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From trusted friends to mortal enemies, the story of Tupac Shakur and The Notorious B.I.G.'s friendship goes way beyond East Coast vs. West Coast beef. Here's what went down between the two Hip-Hop icons...
Some say the pair met on the set of 'Poetic Justice’. Tupac was playing Biggie’s ‘Party & Bulls**t’ on repeat, which was a big deal for a then up-and-coming Biggie. It was his first single and Pac was already a huge artist.
Apparently, Biggie asked a local drug dealer to introduce him to Tupac. At the party, the rappers shared a "big freezer bag of the greenest vegetables I'd ever seen," said an intern for Biggie's label, named Dan Smalls, who was also in attendance.
Biggie would crash at Pac's LA house when he visited from New York, whilst Pac reportedly sent Biggie bottles of Hennessey and gave the young rapper advice. The duo performed together on stage, freestyling back and forth at venues including Madison Square Garden. Picture: PA
By this point, Pac was a platinum-selling musician and movie star, while Biggie was still struggling to get his career advancing at the same rapid pace that Pac's did. Biggie asked Pac to take over from Puff as his manager. "Nah, stay with Puff," Shakur told Biggie. "He will make you a star."
While in New York to shoot the 1994 film 'Above the Rim', Tupac began hanging around with Jaques 'Haitian Jack' Agnant and Jimmy Henchman. Biggie warned Pac not to befriend these notoriously tough guys, but to no avail.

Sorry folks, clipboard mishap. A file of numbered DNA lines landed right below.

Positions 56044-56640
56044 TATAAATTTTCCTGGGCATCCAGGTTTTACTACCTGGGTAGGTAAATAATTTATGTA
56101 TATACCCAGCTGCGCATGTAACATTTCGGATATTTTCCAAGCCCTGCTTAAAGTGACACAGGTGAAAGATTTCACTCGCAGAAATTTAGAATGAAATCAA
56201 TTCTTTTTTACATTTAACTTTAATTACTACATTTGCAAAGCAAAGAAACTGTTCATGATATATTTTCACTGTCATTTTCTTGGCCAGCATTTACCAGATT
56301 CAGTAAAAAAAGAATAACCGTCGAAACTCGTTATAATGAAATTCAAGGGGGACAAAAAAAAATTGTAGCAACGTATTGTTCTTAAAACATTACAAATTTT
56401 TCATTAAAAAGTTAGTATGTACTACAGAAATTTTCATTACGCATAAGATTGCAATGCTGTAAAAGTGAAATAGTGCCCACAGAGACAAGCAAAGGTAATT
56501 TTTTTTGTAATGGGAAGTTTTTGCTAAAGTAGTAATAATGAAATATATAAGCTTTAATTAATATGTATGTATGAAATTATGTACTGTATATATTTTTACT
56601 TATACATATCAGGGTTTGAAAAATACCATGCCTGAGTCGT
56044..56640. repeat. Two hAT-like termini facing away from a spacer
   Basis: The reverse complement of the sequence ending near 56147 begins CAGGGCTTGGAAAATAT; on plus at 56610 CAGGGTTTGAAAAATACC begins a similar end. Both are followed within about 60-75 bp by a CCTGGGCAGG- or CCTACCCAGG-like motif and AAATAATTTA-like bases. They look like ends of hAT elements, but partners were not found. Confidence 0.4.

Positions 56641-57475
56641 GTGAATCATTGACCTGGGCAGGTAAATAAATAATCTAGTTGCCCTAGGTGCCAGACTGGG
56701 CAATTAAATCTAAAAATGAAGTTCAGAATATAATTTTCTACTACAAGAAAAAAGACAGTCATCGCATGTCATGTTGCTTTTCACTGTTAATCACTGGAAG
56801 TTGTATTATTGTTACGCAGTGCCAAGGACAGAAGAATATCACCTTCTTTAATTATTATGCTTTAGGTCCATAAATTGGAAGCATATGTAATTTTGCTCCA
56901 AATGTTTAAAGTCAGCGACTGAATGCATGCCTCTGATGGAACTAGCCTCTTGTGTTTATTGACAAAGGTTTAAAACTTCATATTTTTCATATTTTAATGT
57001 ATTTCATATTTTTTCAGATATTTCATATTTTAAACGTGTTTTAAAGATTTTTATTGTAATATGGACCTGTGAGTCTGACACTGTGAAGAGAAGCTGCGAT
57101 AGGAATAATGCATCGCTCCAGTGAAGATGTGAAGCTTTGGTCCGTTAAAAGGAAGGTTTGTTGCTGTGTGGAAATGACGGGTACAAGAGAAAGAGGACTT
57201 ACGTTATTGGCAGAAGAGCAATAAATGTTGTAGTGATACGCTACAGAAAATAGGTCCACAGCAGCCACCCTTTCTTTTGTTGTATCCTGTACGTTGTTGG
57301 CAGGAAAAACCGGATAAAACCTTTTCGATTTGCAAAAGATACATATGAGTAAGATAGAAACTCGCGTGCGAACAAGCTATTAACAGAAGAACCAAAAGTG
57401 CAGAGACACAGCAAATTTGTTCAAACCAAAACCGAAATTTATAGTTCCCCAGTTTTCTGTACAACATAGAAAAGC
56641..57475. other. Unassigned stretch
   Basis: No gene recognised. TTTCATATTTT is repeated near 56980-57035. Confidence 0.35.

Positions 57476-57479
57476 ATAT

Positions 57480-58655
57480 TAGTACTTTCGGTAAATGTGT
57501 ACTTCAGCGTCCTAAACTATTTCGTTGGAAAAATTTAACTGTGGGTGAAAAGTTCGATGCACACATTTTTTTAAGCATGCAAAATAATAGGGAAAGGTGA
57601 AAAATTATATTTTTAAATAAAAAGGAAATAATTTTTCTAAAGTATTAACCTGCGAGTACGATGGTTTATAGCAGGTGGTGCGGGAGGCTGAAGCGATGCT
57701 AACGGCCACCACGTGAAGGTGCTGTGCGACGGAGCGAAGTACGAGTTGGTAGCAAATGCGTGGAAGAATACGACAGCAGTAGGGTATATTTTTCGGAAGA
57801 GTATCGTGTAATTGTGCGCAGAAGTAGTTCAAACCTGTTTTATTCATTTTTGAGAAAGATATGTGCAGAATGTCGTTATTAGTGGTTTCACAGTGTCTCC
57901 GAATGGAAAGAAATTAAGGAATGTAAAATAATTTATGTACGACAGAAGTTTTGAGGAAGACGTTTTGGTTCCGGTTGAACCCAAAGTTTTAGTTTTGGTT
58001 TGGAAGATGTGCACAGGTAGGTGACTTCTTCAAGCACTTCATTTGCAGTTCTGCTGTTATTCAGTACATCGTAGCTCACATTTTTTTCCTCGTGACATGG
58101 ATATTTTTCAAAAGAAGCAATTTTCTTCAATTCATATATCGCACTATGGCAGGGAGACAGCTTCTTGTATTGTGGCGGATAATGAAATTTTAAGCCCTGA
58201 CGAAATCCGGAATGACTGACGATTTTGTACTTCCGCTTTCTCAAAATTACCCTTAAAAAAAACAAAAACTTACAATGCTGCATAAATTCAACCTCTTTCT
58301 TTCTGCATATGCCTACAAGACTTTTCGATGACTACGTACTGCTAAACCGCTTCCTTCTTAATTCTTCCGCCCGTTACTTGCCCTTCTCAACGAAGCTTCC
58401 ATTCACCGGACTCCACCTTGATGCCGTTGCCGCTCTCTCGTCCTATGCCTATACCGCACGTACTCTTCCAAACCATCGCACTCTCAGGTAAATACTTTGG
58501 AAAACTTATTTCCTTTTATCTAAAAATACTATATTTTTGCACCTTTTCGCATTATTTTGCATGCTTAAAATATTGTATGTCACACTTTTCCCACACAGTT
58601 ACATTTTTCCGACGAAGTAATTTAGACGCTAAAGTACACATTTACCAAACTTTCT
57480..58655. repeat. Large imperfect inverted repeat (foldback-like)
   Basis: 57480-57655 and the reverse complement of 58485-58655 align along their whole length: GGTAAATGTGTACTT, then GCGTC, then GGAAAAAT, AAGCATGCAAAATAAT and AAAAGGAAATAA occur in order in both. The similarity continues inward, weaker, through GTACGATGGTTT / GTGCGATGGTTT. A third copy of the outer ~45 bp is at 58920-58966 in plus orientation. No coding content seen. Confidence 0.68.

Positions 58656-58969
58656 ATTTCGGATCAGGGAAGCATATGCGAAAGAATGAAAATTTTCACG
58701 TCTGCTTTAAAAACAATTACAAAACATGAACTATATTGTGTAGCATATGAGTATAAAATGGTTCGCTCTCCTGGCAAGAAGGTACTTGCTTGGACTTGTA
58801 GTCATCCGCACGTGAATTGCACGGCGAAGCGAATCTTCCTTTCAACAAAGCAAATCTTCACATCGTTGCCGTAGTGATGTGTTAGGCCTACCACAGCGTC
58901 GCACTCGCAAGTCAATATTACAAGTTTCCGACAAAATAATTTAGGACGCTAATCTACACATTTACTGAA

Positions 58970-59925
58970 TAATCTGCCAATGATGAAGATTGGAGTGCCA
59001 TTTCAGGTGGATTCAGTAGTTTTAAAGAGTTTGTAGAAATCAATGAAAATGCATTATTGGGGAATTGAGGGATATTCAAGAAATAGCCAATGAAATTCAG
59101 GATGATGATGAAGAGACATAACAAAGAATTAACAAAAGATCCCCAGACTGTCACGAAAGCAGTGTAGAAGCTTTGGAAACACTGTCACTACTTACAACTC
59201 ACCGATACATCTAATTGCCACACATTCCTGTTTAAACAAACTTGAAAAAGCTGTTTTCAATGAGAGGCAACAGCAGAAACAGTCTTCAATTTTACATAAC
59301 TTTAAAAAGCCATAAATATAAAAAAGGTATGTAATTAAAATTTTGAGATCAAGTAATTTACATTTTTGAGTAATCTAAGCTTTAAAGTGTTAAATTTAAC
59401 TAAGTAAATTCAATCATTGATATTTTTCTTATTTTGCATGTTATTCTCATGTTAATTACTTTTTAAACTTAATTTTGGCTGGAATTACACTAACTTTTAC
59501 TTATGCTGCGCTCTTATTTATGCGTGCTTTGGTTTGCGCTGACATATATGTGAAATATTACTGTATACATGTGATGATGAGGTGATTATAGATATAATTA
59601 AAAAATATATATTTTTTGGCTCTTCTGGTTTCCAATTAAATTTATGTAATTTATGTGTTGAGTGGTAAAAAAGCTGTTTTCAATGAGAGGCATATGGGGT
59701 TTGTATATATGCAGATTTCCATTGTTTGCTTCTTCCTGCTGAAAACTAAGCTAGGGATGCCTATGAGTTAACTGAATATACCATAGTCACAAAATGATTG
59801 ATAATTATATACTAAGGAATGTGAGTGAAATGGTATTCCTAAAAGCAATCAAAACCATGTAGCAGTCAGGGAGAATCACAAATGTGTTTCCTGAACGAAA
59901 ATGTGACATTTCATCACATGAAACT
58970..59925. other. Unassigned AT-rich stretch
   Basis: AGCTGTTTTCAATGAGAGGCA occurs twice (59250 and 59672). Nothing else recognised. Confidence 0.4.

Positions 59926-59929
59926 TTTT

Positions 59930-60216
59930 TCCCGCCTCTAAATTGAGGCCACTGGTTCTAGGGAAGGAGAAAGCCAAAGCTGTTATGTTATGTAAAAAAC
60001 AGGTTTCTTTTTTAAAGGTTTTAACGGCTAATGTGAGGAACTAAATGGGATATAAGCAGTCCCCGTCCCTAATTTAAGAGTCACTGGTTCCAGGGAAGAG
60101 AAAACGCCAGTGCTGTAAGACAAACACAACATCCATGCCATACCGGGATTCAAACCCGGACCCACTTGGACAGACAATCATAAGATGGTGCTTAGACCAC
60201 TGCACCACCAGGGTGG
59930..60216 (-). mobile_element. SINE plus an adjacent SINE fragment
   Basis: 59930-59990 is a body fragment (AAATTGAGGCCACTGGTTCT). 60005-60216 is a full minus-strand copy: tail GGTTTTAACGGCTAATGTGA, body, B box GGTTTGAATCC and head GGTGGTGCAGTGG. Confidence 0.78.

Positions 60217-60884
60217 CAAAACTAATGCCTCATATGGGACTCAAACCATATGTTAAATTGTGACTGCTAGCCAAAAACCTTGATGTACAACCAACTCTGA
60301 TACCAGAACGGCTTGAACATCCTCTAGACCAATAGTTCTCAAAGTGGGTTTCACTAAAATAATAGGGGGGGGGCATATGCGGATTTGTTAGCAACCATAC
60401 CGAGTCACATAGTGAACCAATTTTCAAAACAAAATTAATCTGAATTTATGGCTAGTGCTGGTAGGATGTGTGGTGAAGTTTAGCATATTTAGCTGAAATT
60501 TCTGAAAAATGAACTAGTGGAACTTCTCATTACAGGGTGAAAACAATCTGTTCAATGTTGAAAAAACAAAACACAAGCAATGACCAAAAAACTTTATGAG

After being called up to the studio by Biggie's affiliated rapper Lil' Cease, Pac was shot, beaten, and robbed of his jewellery. Later finding Biggie and Puff inside the building, Pac was lead to believe that Biggie was behind the shooting. Their friendship ended that night.
Unable to pay the $3 million bail, Pac served most of his sentence in a maximum security prison. It was there that Tupac, along with head of Death Row Records Suge Knight, vowed to destroy Puff and Biggie's rival label Bad Boy Records.
Both Biggie and Puff would claim that the song was not aimed at Tupac. Biggie argued that the song was written before the Pac's shooting outside Quad. “I’m still thinking this ni**a’s my man,” he said of Pac. “This sh*t’s just got to be talk, that’s all I kept saying to myself. I can’t believe he would think that I would sh*t on him like that.”
Pac did everything he could to trash the Bay Boy rapper. Not only did he claim Biggie was behind the shooting, but he argued that Biggie’s style was a rip-off of his own. Pac also bragged about sleeping with Faith Evans, Biggie's wife, and how superior he was in Hip-Hop.
The pair never settled their notorious beef before Tupac's death. While there's no evidence that Biggie or Puffy knew about Tupac's shooting in advance, the murder has been shrouded in mystery, rumours and controversy since that fateful day.
“I remember Big calling me and crying. I know for a fact he was in Jersey. He called me crying because he was in shock. I think it’s fair to say he was probably afraid, given everything that was going on at that time and all the hype that was put on this so-called beef that he didn’t really have in his heart against anyone.” she explained.
Like Pac's murder, Biggie's has been clouded with conspiracy theories, and ultimately lead many to believe that this was the end of Hip-Hop at the time. Hip-Hop brought Pac and Big together, but it also tore them apart. Their East Coast vs. West Coast rivalry lives on through their legacy, arguably as much as their music.